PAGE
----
You’ve probably heard people claiming that trying to clean your house when you have small children is like “brushing your teeth while eating” or “shoveling snow while it’s still snowing”, but the fact is – you can’t just give up and live in chaos until your kids grow up. There are, however, a few sneaky tricks for having a clean home even when your toddlers start to discover their artistic side or your baby likes throwing food more than eating it. Here are some of them.
Less is more
Being a parent requires a lot of planning in advance, and always being one step ahead, and it applies to cleaning as well. It’s normal you want your kids to have all the toys in the world but, in this case, less is really more. Go minimalistic and buy your kids a few essentials or rotate toys daily or weekly (keep the rest in the basement or in a closet). Not only will it do good for your child’s development, it will also save you from being swamped by a pile of toys or, worse – stepping on a Lego in the middle of the night. Bonus tip: instead of trying to have a place for every toy, invest in one of those toy boxes and keep everything in one place. That way, even the youngest child can learn where their toys “live”.
Think practical home décor
As for furniture, try to refrain yourself from furnishing your home with expensive things until your kids grow up a little. It can be a real waste of money and an extra source of stress. That’s something you don’t really need so opt for durable but affordable stuff instead, such as cheap rugs, cabinets, etc. Darker colors and shades are easier to maintain, so go with those instead of pastels and other bright tones. Consider covering the lower half of your walls with wallpapers and don’t worry about your kids leaving their fingerprints all over the house.
Make it a daily routine
Incorporating cleaning into a daily routine sounds like a real nightmare, but it’s essential if you want your home to stay tidy every day. That doesn’t mean you should do a spring cleaning every day – a quick sweep will be enough. Put all the toys in the boxes, do laundry, and wipe off the dust from visible places. It also helps if you clean as you go. Some parents decide to do it when the kids are asleep, but that way you might fall into the trap of making your kids believe that some magic fairy cleans your home. They should see you clean because that way they’ll learn to appreciate it – and you – more.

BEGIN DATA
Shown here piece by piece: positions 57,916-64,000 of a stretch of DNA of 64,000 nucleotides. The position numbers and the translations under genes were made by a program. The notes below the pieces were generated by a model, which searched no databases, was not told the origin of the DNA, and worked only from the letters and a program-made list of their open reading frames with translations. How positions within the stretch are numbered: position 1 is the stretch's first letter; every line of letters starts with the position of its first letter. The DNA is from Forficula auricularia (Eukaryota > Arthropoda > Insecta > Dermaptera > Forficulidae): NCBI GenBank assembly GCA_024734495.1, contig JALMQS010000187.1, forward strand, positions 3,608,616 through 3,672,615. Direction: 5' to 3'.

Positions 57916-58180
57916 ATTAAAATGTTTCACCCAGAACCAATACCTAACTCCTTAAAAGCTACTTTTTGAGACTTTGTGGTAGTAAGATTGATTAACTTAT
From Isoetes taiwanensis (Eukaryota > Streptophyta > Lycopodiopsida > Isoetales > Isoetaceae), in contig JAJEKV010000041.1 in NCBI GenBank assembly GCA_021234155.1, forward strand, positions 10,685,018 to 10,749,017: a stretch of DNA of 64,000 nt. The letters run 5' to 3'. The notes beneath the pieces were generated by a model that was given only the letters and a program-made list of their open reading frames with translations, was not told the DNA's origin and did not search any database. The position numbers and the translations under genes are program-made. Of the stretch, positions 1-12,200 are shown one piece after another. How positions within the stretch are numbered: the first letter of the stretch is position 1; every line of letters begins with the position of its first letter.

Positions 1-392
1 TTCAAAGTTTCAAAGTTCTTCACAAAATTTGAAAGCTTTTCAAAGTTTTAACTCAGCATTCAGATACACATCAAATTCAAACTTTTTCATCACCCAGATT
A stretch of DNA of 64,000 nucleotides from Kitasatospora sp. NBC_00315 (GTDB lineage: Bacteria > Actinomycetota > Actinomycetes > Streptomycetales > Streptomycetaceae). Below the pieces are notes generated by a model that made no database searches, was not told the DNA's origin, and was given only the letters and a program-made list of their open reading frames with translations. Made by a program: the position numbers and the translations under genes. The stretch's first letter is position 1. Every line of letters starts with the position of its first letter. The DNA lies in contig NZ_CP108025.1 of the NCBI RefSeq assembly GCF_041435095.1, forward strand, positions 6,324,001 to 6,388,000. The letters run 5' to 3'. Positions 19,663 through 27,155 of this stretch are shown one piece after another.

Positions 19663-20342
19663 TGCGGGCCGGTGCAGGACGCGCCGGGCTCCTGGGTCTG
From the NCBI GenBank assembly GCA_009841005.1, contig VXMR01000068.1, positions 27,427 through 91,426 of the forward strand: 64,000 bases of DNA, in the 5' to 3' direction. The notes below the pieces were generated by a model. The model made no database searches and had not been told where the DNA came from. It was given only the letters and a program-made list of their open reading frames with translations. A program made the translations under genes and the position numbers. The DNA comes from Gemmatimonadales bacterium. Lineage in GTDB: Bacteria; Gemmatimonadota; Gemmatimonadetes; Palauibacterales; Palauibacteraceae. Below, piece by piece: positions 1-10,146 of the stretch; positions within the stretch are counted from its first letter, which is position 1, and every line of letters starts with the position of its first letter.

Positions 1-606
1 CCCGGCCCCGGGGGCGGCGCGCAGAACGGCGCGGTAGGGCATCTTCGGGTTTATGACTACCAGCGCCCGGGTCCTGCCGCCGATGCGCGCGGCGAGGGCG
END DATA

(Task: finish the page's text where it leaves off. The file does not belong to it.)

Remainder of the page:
Turn it into a game
When your kids see you clean, you’ll have no trouble explaining to them that they should clean, too. Of course, you can’t expect a toddler to clean the bathroom, but kids can do a lot more than you might think. Choose the age-appropriate chore, show them how to do it, and watch them turn into little helpers. If they don’t want to do it just because you ask them, try turning it into a game. For example, tell your kids to pick up everything blue or anything they could wear, eat with, etc. Tell them it’s a race and have them do it faster than you. Not only will they help you, but they will also learn colours and other skills along the way. Don’t forget to award them properly afterwards – think extra playtime or cartoons. Avoid giving them too much sugar since it can make them hyperactive and then your cleanup will be futile.
In the end, try revisiting your definition of tidy and come to terms that there will always be some mess around. A clean home means nothing if the kids are bored. Think of it this way: it’s not chaos; it’s the kids making memories. So, encourage them to be creative and active, but make them responsible household members as well. With a good system and a little planning, your home will become shiny in no time.